That reputation and those succession dramas are not an accident — they were forged by MoMA in cooperation with artists who very much wanted to see their own work as the natural end point of all art history. (Who wouldn’t?) All this has prevailed since the museum’s founding by wealthy New Yorkers. It opened nine days after the onset of the Great Depression in 1929. Three-quarters of a century after the real peak of modernism, the movement’s grip is like a vise. It is why we are still so captivated by the allure of the avant-garde long after the avant-garde started sleepwalking. And it may be why we still believe artists are like gods long after they began sleeping with money and celebrity. People still quote Duchamp saying, “A painting that doesn’t shock isn’t worth painting.” Why are people still set on shocking their nanas? Modernism. Museums still present all of art history as a long story that breaks, dramatically, with the 20th century. Why? Modernism! Why do I keep asking myself if modernism is over yet? Modernism!

I love modernism — a movement and a culture that can be defined in different ways and often is. I believe, and MoMA has long seemed to assert, that it began with Paul Cézanne’s The Bather (c. 1885). Your starting and end points may vary, but you will surely recognize the formally daring work that defined the first half of the 20th century in Europe and America from school trips and dorm-room walls: Picasso and Matisse, O’Keeffe and Pollock. In many ways, it can still feel truly shocking. Thousands of modernism’s ideas are used by artists today, and I still love many of its artists. All of Picasso, Pollock’s giant drip paintings, and Hilma af Klint’s first forays into the deepest precincts of abstraction take my breath away.

But much of modernism and its concerns now feel long ago, forged in a time of rapid industrial change when white European males assumed they ruled the world. The demands of our times call for something else. And before you object that we’ve been living for 50 years in postmodernism, not modernism, the art that followed the titans of the early-20th century was defined and even named after what preceded it (daddy issues?). What began with Pop and Warhol looked like a break from modernism, but it also extended modernism’s fetishizing of novelty and a canon of iconoclasts. Modernism is part of my life story, all of our life stories, something that shaped the ways we see the world and how the world sees itself. But in the past couple of decades, seismic shifts have occurred, moving us for the first time far beyond the dictates of the movement. Modernism is not headed for the dustbin, but in terms of experimental one-upmanship and the conviction that each new work could break and redefine all of art history, a page is finally turning — slowly, a bit, at least.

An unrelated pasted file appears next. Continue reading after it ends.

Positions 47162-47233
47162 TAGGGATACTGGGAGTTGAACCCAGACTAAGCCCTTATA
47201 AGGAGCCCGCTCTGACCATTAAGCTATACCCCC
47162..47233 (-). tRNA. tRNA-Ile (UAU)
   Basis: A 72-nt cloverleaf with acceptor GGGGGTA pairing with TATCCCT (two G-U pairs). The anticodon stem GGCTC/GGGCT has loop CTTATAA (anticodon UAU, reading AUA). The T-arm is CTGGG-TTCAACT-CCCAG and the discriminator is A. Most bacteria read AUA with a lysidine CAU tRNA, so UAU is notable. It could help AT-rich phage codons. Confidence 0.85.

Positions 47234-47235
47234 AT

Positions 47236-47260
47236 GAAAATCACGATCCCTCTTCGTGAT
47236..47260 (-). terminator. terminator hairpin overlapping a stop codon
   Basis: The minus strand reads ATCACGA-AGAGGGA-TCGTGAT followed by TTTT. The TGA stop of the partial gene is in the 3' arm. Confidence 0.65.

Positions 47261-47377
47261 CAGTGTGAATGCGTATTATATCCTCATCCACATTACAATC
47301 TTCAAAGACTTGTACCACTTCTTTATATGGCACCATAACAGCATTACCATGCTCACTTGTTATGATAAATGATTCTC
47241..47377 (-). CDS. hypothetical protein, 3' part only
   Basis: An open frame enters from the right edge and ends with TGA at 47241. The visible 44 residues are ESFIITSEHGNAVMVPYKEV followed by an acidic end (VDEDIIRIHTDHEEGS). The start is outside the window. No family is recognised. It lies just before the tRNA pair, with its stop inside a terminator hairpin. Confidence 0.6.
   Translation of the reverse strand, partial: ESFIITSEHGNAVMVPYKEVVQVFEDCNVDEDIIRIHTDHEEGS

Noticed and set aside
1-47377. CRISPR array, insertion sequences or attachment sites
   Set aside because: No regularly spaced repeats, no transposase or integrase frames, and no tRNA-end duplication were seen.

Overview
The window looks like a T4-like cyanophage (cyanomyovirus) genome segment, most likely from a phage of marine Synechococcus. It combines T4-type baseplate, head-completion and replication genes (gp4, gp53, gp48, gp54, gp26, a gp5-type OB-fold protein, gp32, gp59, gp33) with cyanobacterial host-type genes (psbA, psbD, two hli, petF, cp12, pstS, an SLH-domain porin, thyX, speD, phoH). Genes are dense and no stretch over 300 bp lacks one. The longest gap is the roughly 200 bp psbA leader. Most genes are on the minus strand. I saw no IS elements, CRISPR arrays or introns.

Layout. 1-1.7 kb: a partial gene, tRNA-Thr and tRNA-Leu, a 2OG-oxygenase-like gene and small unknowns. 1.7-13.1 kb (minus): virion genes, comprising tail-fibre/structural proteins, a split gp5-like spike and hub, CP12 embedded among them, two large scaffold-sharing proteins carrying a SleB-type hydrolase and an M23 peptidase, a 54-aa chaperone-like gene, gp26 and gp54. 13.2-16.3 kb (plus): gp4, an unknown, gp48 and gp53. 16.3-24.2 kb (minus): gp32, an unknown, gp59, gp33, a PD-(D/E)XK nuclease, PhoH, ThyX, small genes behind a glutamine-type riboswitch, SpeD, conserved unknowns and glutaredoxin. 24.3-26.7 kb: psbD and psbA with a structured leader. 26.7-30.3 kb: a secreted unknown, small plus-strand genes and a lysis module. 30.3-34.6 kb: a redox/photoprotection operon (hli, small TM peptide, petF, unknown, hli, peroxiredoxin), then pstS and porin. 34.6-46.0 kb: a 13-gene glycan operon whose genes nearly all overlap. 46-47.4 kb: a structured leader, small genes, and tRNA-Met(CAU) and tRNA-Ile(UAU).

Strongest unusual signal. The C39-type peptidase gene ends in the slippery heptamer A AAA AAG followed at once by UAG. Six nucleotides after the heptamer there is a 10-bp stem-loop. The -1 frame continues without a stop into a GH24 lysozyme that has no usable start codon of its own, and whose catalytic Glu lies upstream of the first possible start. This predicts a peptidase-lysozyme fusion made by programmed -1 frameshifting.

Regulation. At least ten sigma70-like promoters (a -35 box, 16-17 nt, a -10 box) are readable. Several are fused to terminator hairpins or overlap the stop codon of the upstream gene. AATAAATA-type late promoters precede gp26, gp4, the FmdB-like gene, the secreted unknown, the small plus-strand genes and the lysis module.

This kind of change has happened before, of course — a movement conquering the world, then passing into the past. Usually, it happens much faster. The heyday of tremendous rococo artists like François Boucher, Jean-Honoré Fragonard, and Antoine Watteau lasted just 15 years, at which point neoclassicism deemed it girlie and gauche. Instead, artists like Jacques-Louis David painted gigantic, “masculine” pictures of Roman virtue, the glories of Napoleon, the French Revolution, and mythic deaths — until David was arrested and thrown in prison. Even the High Renaissance came and went in less than 50 years. Impressionism lasted 25 years. By comparison, modernism is, at this point, ancient. Modeling it as something new and cool today would be like the original modernists modeling themselves after the art and values of 130 years before them: Boucher, Jean-Auguste-Dominique Ingres, and Antonio Canova. That modernism has been so canonized is especially ironic given that the earliest modernists were so desperate to break away from the art of the past that they scrapped Renaissance perspective and space. Duchamp wrote that he wanted to use a Rembrandt as an ironing board.

Which raises the question: If modernism wasn’t the end point of art history and the ultimate form of artistic expression, then what was it? If we don’t let it bully its way to the front of the line and center stage, crowding out everything that came before, during, and whatever comes after, what does it look like? And what will it look like as it recedes farther and farther in the rearview mirror and appears not to be the finale of everything that came before but just one more period in a never-ending sequence of them — one set of mannerisms followed by another? As great as many of modernism’s artists are, a lot of this art is about itself, mainly white people arguing about other white people’s art history. Once we’ve left those arguments behind, it may be that the most striking legacy is the cult of the male artist and the competitive aesthetic messianism it spawned.